In a previous article we explored ways that gardeners can lock up carbon in the soil.  Although increasing soil carbon is important, it doesn’t address ways of dealing with greenhouse gases that are talked about less often, namely, methane and nitrous oxide.  Fortunately, the approaches to reducing emissions of these gases also lead to better soil structure and fertility.


This gas, with the chemical formula CH4, (i.e. each molecule contains one carbon atom) is worrisome because it is 25 times more potent than carbon dioxide in its global warming impact, weight for weight. However, it decays more rapidly in the atmosphere than carbon dioxide. It is produced naturally from wetlands and as a result of the digestive processes of ruminant animals (cows and sheep). It also leaks from natural gas systems.1

The major pathway for methane to be generated by gardening activities is through breakdown of organic matter in anaerobic conditions i.e. when oxygen is excluded. Gardeners may cause extra methane to be added to the atmosphere by some methods of composting and making weed “tea”, soil compaction and poor pond maintenance.


We all want compost, don’t we? But significant amounts of methane can be produced in the centre of compost heaps as material is broken down and the temperature rises. Methane production appears to be due to the density of the heap so that oxygen cannot penetrate and anaerobic microorganisms are favoured. To reduce this problem the heap needs to be well aerated. You can do this by:

  • compost500Making your own compost bin or bay out of material that lets air through i.e. not solid plastic. Suitable materials are timber slats, logs or trellis or chicken wire.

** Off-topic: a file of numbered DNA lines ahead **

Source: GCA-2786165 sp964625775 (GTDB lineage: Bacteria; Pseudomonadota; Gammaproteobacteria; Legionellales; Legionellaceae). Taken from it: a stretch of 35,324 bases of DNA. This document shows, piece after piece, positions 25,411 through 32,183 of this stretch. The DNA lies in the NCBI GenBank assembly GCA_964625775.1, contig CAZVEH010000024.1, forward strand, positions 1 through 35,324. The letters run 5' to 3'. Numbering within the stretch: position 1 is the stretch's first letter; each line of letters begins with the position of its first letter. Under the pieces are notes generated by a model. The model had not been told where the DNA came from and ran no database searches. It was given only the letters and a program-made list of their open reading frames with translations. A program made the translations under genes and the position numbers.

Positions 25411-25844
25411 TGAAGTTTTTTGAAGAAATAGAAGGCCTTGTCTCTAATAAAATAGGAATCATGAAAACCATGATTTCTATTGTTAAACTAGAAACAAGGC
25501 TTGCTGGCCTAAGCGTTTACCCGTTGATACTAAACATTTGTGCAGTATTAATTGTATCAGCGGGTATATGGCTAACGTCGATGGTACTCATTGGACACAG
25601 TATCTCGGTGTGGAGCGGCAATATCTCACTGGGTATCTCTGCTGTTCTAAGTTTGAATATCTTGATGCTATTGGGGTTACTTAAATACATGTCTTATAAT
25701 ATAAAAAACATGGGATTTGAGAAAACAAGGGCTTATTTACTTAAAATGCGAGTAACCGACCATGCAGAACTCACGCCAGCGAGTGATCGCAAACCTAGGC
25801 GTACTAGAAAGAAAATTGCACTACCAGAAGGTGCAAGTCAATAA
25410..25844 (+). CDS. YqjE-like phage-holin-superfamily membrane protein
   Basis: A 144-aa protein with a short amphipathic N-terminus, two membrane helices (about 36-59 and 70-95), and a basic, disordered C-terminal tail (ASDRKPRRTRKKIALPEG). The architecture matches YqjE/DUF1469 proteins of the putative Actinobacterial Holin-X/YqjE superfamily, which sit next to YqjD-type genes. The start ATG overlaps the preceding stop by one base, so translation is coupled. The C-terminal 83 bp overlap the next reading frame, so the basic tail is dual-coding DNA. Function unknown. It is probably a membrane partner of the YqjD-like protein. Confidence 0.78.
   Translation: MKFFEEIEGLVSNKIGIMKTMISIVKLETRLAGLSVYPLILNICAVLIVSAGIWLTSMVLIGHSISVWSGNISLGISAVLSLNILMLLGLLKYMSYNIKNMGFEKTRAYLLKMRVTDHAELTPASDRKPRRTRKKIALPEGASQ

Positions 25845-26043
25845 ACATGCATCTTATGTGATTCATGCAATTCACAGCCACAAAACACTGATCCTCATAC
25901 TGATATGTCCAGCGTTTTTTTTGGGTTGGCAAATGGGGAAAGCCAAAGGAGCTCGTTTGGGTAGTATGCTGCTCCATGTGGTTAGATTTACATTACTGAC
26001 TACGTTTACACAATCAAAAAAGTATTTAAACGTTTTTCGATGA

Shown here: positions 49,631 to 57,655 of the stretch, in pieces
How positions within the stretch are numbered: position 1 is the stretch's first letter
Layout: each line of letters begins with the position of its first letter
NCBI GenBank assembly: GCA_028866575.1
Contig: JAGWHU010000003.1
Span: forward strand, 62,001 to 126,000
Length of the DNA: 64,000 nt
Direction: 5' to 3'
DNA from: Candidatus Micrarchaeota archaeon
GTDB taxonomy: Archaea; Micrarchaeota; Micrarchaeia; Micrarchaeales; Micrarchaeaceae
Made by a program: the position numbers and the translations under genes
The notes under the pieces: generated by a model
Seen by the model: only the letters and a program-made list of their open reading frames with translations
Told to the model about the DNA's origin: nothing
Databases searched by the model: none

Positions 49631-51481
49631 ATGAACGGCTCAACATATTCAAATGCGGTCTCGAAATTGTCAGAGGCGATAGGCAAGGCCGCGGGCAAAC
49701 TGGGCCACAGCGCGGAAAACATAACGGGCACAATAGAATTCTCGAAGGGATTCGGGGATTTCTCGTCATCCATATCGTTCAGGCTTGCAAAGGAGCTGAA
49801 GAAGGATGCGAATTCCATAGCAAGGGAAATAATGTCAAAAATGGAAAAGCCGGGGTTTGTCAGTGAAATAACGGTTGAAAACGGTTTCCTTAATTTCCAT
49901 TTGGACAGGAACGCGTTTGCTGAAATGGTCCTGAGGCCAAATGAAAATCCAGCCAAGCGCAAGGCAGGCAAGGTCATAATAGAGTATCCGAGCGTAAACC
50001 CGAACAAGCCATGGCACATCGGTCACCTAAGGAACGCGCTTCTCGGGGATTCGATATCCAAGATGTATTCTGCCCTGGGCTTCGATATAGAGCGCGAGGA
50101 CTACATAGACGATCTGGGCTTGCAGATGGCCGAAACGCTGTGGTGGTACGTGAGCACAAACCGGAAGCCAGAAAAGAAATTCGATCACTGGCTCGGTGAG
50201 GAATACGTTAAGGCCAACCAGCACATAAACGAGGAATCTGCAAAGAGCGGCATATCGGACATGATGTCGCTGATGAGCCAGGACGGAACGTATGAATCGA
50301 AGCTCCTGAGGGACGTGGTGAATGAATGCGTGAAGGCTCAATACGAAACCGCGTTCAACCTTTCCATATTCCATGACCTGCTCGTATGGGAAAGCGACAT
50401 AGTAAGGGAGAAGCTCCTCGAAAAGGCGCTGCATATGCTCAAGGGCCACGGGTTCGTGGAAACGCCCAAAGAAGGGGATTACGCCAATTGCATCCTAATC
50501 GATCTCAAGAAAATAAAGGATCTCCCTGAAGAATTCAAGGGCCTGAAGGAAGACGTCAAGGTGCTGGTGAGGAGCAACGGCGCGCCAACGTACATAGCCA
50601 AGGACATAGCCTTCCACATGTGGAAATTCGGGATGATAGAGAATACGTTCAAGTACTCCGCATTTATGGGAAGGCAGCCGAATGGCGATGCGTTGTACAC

• Building the heap with a wooden pallet as the base. This gives some air space under the heap.
  • Adding material such as straw that doesn’t get compacted so easily.2 Make sure that there are plenty of dried leaves, twigs and other fibrous materials in the heap. These are best added in layers with the amount of dry material about equal to the amount of wet/green.
  • Including vertical aerating tubes as you build the heap. These can be made from tightly rolled chicken wire or PVC pipe with lots of holes drilled into it. Such devices have the added advantage of making it easy to get water into the centre a heap which is drying out.
  • Using a tumbling device.
  • There are a number of different designs for tumblers commercially available. If these are rotated every day or tumbler1so, they will aerate material satisfactorily. However, they sometimes lead to lumps which can get aerobic, if enough dry material is not added at the same or, indeed, mixed with the wet material before adding it. Actually turning the tumbler can be a problem since it can get quite heavy.
  • For a thorough coverage of managing a tumbler see
  • If all else fails, you can engage in some physical exercise and turn the heap regularly. You can do this with a garden fork (easier than a shovel), but it can be backbreaking work. There are various compost turning tools available now, such as one which looks a bit like a large corkscrew. It twists down easily and then you can pull out a plug of material from further down the heap.